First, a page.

- Mellor - Situated on a high ridge overlooking the low-lying area of the Fylde. Mellor Moor was the site of a Roman encampment, an outpost of the one at Ribchester. St. Mary’s church was built 1829 and is of particular interest and possesses a very fine peal of Guildford Chimes. The internal woodwork is of English oak […]
- Mitton - The Aspinall Arms is a beauty spot and stop-off for walkers, cyclists and anglers as it sits on the banks of the River Ribble and overlooks the marvellous medieval All Hallows Church. With terraced and landscaped gardens outside, and ﬂagged ﬂoors and open ﬁres inside, the Aspinall offers a sizeable menu including a good choice […]
- Newton-in-Bowland - The journey to this attractive spot over Waddington Fell provides views of breathtaking beauty. John Bright the Quaker spent two years of his early life here in the heart of the Hodder Valley. The Friends Meeting House dates from 1767. Places Nearby: Parkers Arms
- Ribchester - The village is a signiﬁcant Roman site having been the location of a Roman cavalry fort called Bremetennacum. The famous ‘Ribchester Hoard’ was discovered in 1796 by a boy of 13, John Walton, who lived with his family in a house near the river. While digging in the garden he unearthed a collection of items, […]
- Sabden - Don’t miss out Sabden on your travels. It stands alone in a beautiful unspoiled valley, sheltered by Pendle Hill and crisscrossed by dozens of public footpaths. Stop at the Nick of Pendle roadside to enjoy a 360 degree view of the Bowland Fells, Yorkshire Dales, Pennines and Lancashire’s ﬂat plain to the coast. It was […]
- Sawley - Whether walking through the village or viewing the river and scenery through the stunning views at the Spread Eagle pub, this village is a lovely spot for lunch or dinner. The village boasts the ruins of Sawley Abbey, founded in 1147 by William de Percy. Places Nearby: The Spread Eagle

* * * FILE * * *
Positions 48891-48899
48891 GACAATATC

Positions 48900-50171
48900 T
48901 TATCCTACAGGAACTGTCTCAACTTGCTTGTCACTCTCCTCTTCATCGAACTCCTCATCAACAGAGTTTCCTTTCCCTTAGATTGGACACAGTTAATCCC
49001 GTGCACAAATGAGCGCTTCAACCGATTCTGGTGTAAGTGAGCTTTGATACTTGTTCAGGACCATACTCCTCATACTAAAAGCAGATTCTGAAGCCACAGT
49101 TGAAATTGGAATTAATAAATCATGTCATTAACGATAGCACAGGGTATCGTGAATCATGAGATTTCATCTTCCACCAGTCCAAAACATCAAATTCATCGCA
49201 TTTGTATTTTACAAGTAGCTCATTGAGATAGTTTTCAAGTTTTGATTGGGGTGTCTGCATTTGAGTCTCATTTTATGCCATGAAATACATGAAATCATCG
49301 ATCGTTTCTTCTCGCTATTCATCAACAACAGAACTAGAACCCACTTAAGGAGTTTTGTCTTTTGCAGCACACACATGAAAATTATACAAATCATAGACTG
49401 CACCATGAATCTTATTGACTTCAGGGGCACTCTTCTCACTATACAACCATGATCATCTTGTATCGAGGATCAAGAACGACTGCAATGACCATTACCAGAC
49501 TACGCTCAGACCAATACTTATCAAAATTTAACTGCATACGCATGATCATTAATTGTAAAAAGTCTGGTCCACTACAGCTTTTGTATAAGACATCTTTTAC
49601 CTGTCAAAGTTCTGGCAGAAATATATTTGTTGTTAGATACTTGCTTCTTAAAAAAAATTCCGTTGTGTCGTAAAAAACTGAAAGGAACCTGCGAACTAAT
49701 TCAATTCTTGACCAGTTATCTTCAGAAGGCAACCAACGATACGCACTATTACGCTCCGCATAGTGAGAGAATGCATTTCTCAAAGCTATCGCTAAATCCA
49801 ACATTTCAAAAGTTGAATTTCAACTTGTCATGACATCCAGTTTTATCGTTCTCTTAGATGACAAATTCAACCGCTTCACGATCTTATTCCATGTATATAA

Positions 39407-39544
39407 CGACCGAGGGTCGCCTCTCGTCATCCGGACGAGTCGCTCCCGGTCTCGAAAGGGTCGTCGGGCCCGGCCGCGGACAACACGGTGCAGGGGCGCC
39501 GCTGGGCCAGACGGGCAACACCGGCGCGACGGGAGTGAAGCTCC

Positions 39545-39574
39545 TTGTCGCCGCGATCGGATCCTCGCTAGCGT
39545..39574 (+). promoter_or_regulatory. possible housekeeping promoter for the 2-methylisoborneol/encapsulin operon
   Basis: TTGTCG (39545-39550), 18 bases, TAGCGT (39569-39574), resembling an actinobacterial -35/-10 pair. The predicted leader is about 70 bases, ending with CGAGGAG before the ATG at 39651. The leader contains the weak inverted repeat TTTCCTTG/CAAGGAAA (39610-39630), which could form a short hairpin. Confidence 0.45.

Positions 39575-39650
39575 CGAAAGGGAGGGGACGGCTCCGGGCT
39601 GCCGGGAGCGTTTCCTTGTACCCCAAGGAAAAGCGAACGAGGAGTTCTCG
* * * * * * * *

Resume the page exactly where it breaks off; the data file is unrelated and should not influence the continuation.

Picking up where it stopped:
- Slaidburn - Slaidburn is a picturesque grey stone village set on the banks of the Hodder in the moorland region of the Forest of Bowland. The 10th century ‘Angel Stone’ carving can be seen at Slaidburn Heritage Centre. The centre provides tourist information and houses displays, artifacts and an audio-visual presentation about the village’s heritage and the […]
- Tosside - On the edge of the Forest of Bowland, half in Lancashire and half in Yorkshire, Tosside may be some way from the main visitor centre, but is nevertheless well worth a visit. The Gisburn Forest features cycle trails and good footpaths to suit every ability. United Utilities have recently opened a footpath circling the Stocks […]
- Waddington - A regular winner of Lancashire’s Best Kept Village Award, this pretty village with a babbling brook and Coronation Gardens, perches on the outskirts of Clitheroe. With a number of great places to eat and lovely walks, this exquisite spot is home to just over 1,000 residents. The 7th century Waddow Hall is now under the […]
- Whitewell - Known locally as ‘Little Switzerland’, where the river Hodder winds its way along the wooded valley. A church, an Inn and a few cottages grace this very attractive spot. Cave dwellers lived here around 1000 BC and Middle Bronze Age relics were found in the ‘Fairy Holes’ cave a few years ago. Roman remains have […]
- Wiswell - A small village on the edge of Whalley and home to another popular inn, Wiswell is said to have taken its name from Old Molly’s Well, later known as the wise woman’s well. The first record of Wiswell is in a charter of 1193, in the reign of Richard the First. The village’s most famous […]
- Worston - A village seemingly far removed from the nearby A59. Worston is a peaceful place with one street and a welcoming hostelry and many links to the past. A pre-historic burial ground was found on Worsaw Hill. In 1778, workmen widening the road to Chatburn found 1,000 Roman silver Denarii. Fragments of the ancient Sawley Abbey […]
PlacesLove Ribble Valley
Clitheroe is a pretty market town with a bustling high street and characterful cobbled side roads revealing independent shops, galleries and eateries.
Crowning the town from an elevated position is Clitheroe castle, with its ancient Norman keep and modern family-friendly museum, set in 16 acres of surrounding grounds providing a panoramic view of the valley.